As used herein, the phrase "catalytic amount" means that amount of an enzyme at least sufficient to catalyze, in a non-rate limiting manner, the conversion of that enzyme's substrate to product. The catalytic amount of a particular enzyme varies according to the concentration of that enzyme's substrate as well as to reaction conditions such as temperature, time and pH value. Means for determining the catalytic amount for a given enzyme under preselected substrate concentrations and reaction conditions are well known to those of skill in the art.

Admixing comprises mixing each ingredient with each of the other ingredients in a suitable aqueous buffer medium (solvent) to form a reaction mixture or aqueous reaction medium. The aqueous reaction medium is preferably a solution or dispersion of the various components. It is also preferred that the enzymes used be free and not bound to solid supports. Thus, in preferred practice, the aqueous reaction medium is substantially homogeneous.

The temperature utilized can range from about zero degrees C. to the temperature at which the first enzyme denatures, as is readily determined. The process is usually carried out at a temperature of 15 C. to about 40 C. Preferably temperature is from about 20 C. to about 40 C. and, more preferably from about 25 C. to about 37 C. Ambient atmospheric pressure is also preferably utilized.

The pH value can range from about 5.0 to about 10.0. Preferably, the pH value is from about 6.5 to about 8.5 and, more preferably about 7.0 to about 7.5. The pH value is maintained by buffers in the aqueous solvent. The buffer is free of chelators that bind enzyme cofactors such as Mg+2 or Mn+2 and effectively remove them from the aqueous reaction medium. A chelator such as EDTA can be and preferably is present.

The selection of a buffer is based on the ability of the buffer to maintain pH value at the desired level. Where the pH value is about 7.5, a useful buffer is HEPES. Where the pH value is about 7.0-9.0, tris-HCl can also be used.

The osmolality and ionic composition of the aqueous solvent medium are designed and selected to solubilize the ingredients of the reaction mixture in active form, and to provide cofactors for the enzymes contained in the reaction mixture. The osmolality of the aqueous solvent including the buffer is preferably from about 100 mOsm to about 300 mOsm.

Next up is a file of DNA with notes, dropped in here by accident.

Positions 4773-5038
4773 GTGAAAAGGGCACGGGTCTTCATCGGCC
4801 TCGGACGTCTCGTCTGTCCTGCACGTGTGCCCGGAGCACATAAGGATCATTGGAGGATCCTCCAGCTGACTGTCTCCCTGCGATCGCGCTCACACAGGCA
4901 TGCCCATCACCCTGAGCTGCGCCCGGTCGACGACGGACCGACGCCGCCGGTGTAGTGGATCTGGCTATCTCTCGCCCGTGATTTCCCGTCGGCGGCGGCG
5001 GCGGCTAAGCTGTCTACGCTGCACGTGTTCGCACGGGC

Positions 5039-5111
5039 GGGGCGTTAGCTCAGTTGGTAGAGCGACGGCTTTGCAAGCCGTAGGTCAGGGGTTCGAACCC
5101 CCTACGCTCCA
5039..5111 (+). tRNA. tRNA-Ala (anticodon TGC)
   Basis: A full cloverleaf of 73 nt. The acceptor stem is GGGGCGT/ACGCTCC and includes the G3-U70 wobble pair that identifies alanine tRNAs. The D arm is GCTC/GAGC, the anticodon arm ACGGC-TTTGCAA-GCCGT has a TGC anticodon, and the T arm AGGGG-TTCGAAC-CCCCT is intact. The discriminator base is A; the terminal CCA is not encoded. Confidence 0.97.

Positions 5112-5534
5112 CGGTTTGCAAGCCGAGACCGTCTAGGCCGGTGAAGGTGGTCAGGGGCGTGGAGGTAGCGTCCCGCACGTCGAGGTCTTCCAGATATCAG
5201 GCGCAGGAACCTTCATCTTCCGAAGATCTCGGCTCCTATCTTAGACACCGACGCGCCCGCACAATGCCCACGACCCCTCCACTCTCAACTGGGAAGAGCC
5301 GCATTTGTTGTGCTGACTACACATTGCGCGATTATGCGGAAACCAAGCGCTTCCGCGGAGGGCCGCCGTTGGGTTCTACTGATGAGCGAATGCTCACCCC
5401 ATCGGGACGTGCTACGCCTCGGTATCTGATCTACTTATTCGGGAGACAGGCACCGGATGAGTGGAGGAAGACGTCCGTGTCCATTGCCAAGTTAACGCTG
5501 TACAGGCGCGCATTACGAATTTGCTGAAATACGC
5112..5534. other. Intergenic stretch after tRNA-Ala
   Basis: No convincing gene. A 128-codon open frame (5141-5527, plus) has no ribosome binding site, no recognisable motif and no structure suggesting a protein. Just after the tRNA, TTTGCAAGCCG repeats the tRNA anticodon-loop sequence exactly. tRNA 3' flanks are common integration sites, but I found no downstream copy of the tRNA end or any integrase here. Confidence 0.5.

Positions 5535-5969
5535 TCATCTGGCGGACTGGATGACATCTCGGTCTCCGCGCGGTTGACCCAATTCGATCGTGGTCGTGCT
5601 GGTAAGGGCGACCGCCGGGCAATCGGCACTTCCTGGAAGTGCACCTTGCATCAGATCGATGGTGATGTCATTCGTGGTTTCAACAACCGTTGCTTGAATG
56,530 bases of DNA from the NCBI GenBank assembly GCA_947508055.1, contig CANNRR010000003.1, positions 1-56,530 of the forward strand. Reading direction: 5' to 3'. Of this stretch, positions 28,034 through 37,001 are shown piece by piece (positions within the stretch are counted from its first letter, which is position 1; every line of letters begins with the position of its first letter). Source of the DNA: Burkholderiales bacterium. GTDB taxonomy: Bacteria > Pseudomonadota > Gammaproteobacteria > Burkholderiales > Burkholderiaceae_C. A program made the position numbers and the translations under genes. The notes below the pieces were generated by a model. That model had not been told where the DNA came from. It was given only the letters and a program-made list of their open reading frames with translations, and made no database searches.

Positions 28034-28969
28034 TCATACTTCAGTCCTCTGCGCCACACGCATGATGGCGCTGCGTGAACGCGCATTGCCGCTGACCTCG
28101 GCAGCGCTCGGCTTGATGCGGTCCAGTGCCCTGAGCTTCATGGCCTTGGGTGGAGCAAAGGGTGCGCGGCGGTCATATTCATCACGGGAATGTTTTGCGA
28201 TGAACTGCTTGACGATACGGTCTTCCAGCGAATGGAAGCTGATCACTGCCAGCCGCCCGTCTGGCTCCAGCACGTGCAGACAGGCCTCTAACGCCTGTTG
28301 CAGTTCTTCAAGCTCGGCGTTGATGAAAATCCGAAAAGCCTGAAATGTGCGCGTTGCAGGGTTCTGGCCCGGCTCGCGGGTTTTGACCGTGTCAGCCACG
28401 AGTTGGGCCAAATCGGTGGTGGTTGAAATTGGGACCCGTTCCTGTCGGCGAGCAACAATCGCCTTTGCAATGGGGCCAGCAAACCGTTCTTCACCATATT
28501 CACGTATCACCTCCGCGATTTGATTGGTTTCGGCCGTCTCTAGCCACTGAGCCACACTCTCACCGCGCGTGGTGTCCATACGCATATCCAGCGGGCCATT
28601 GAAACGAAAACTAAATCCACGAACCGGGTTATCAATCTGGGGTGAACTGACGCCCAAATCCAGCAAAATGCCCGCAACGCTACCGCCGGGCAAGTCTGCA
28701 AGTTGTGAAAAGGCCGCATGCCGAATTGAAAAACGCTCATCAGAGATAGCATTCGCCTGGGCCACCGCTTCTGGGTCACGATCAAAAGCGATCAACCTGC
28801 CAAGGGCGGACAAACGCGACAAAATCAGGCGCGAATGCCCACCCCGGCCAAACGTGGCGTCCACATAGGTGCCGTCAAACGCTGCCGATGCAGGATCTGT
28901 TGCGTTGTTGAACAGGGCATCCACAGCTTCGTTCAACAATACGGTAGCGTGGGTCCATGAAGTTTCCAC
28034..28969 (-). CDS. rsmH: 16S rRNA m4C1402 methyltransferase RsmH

Minor amounts (e.g. up to about 10 percent by volume) of organic solvents that do not substantially inhibit the reaction can also be present to augment solubility of the acceptor. Exemplary solvents include DMSO, THF and acetonitrile. Solubilizing detergents such as Triton X-100, octyl-beta-D-glucopyranoside (Calbiochem), MEGA-8-9 or -10 (Calbiochem), CHAPS or CHAPSO (Calbiochem) or Tween-20 that do not denature the enzymes can also be present to improve solubility of the enzymes and acceptor, although it is preferred that the aqueous reaction medium be free of such detergents.

The reaction time and conditions for the glycosylation reaction vary with several parameters such as pH value, the reaction temperature, components of the reactions, their amounts, and the amount of glycosylation desired. Typical reaction times at ambient room temperature (e.g. about 22 C.) range from about one hour where only minimal reaction is desired to about three to about five days, where substantial consumption of the acceptor and resulting product formation is desired.

The concentration or amount of the various reactants used in a contemplated glycosylation process depend upon numerous factors including reaction conditions such as temperature and pH value, and the amount of acceptor to be glycosylated. Because this glycosylation process utilizes regeneration of UDP in the presence of catalytic amounts of the enzymes, the method is limited by the concentrations or amounts of monosaccharide 1-phosphate, phosphate donor and acceptor. The upper limit for the concentrations of reactants that can be used in accordance with the method of the present invention is determined by the solubility of those reactants.

In a preferred embodiment, glycosylation is limited by the concentration of the starting monosaccharide 1-phosphate, or its precursor when that monosaccharide 1-phosphate is made in situ. According to such an embodiment, the concentrations of total UDP, phosphate donor, acceptor and enzymes are selected such that glycosylation proceeds until the starting monosaccharide 1-phosphates is substantially consumed.

By way of example, when the concentration of GalNAc-1-P or GlcNAc-1-P is about 50 mM, preferred concentrations of the other non-enzyme reactants are about 50 mM for the acceptor, about 500 μM for total UDP, and about 50 mM for the phosphate donor. The ratio of the concentration of these reactants to the concentration of monosaccharide phosphate is preferably about 0.9-1.2:1 for the acceptor, about 50-100:1 for UDP and about 1.0-1.2:1 for the phosphate donor.